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Published: 2010/09/27
by Brian Robbins

Miles Davis
The Genius of Miles Davis

Columbia Records

So, dig this: a total of 43 CDs’ worth of Miles Davis, divided into eight individually-packaged box sets, and all packed into a full-sized trumpet case. Plus – we’re not done here yet – a replica of a Miles’ own mouthpiece, a never-before-seen lithograph by the man himself and an exclusive t-shirt (just in case you were on the fence about all this … the t-shirt will no doubt seal the deal).

The matter at hand is the newly-released The Genius of Miles Davis, which gathers up the eight individual box sets in The Miles Davis Series along with all those other neat goodies into one single collection that weighs in at a total of 21 pounds (just slightly heavier than the average sperm whale brain). And why am I telling you about all this, boys and girls? Because there is some truly amazing music here, that’s why.

The Genius of Miles Davis begins with our hero’s collaborations with John Coltrane for Columbia Records between 1955 and 1961 and takes us through to the supreme funk of the On The Corner Sessions (1972 to 1975). In between, we have Davis’ work with Gil Evans (_The Complete Columbia Studio Recordings 1957-1968_); the amazing sessions for Seven Steps; the recordings that Davis’ “second great quartet” (which included Wayne Shorter, Herbie Hancock, Ron Carter, and Tony Williams) laid down between 1965 and 1968; and from-the-vault offerings of the sounds that became In A Silent Way, Bitches Brew, and Jack Johnson. More than just something for the anal completist, this collection contains some serious jams, offering up an opportunity to see how the original albums developed – and in the case of Bitches Brew, for instance, a chance to see where it went from there in a live setting.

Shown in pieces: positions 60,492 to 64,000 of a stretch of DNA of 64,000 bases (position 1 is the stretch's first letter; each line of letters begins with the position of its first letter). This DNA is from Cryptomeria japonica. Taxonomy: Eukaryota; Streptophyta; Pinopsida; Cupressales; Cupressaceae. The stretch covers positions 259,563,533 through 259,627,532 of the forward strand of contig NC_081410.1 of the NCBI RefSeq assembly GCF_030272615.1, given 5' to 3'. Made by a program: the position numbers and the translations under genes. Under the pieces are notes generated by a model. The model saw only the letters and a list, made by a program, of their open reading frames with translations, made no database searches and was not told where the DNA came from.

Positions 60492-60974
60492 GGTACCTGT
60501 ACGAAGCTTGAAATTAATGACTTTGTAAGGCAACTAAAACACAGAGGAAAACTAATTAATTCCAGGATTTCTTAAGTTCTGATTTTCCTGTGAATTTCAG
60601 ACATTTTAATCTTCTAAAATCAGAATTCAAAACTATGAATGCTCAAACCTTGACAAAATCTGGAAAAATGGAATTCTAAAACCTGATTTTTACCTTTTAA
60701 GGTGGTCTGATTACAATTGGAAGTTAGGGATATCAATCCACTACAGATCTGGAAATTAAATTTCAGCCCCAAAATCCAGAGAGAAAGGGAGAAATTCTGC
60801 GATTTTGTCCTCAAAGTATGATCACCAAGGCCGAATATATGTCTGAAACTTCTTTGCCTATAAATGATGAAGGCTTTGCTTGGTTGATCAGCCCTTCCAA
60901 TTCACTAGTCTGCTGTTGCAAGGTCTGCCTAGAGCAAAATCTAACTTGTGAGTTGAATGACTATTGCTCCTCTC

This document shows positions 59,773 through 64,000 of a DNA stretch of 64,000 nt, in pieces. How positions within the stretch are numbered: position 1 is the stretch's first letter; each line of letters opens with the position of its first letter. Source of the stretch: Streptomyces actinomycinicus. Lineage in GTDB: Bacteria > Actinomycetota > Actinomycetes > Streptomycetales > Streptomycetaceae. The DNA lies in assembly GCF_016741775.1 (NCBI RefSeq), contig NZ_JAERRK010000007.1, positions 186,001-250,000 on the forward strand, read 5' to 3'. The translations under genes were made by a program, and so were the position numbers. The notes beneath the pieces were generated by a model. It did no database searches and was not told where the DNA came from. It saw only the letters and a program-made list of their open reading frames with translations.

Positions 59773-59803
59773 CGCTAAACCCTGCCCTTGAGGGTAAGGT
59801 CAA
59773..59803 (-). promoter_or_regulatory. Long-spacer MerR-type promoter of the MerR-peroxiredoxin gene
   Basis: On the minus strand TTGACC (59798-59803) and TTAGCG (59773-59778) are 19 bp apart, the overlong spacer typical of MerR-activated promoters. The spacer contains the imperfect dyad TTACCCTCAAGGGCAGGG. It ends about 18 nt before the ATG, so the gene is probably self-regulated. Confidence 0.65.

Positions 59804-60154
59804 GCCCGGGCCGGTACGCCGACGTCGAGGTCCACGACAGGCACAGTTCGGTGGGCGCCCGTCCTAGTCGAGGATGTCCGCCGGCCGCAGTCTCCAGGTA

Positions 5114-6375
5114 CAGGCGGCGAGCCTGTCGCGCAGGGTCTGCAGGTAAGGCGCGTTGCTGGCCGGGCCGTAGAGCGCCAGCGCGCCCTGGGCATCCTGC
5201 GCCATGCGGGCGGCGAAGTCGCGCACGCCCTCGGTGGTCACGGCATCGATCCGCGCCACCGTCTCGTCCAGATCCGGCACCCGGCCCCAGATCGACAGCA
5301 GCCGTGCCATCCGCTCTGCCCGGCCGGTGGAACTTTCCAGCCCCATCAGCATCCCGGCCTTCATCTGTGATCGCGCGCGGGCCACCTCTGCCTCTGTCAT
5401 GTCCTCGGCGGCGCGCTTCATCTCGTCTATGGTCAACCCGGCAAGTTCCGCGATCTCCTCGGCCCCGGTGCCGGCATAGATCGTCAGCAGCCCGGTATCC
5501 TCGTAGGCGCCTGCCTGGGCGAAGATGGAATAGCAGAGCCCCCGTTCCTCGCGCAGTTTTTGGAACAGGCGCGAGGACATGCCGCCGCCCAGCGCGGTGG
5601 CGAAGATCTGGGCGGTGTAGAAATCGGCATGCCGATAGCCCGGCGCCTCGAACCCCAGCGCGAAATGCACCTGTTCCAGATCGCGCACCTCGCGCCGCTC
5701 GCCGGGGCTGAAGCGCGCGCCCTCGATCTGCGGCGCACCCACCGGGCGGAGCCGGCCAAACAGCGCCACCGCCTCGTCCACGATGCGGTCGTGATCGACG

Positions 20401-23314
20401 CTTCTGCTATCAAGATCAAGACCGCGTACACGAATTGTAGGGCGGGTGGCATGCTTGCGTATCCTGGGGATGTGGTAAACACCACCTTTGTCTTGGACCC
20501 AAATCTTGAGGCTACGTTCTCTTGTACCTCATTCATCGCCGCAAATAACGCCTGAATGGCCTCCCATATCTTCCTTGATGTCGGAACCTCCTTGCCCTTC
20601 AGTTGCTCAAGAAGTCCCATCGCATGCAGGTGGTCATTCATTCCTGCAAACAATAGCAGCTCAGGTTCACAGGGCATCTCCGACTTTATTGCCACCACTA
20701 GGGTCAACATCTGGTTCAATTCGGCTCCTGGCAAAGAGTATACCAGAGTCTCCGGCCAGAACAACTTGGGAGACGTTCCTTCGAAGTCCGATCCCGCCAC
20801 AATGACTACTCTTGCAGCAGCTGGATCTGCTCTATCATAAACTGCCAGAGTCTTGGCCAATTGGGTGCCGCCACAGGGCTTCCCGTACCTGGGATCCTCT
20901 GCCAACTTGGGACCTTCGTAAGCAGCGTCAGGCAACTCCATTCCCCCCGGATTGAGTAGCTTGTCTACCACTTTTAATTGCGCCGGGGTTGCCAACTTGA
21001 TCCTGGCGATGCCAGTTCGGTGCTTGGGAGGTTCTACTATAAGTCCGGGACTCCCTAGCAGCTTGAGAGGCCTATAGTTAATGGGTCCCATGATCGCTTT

It was Davis himself who said, “I can’t do anything like anyone else – I’m just myself,” and the proof of that is what The Genius of Miles Davis is all about. It was a long, long road for the man and his various band lineups in the 20 years represented here, but the route is a fascinating one – from deep ventures into thick modal textures to total you-can’t-help-but-shake-your-ass rhythms … and throughout it all, Davis was just being himself, playing what he felt at that moment.

Along the way, we’re treated to a mind-numbing list of bandmates – many of whom took their first real excursions out there alongside of Miles Davis. Any attempt at naming them all would be too much for one sitting, but as an appetizer, consider that (along with the jazz legends already mentioned) folks such as Cannonball Adderly, Bill Evans, Jimmy Cobb, Joe Zawinal, Chick Corea, John McLaughlin, Billy Cobham, and Jack DeJohnette spun in and out of Davis’ musical orbit during the 20 years captured on these recordings. And during that time, Davis himself explored the boundaries of his trumpet’s sound employing everything from the standard mute to the then-exotic wah pedal as the muse demanded.

Miles Davis was known to be a man of few words at times – but when he did speak, you were pretty clear about how he felt at that moment. The mind boggles at what Mr. Davis might have to say about this cornucopia of jazz history.

“Man – is that the real shit, or what?” is one possibility.

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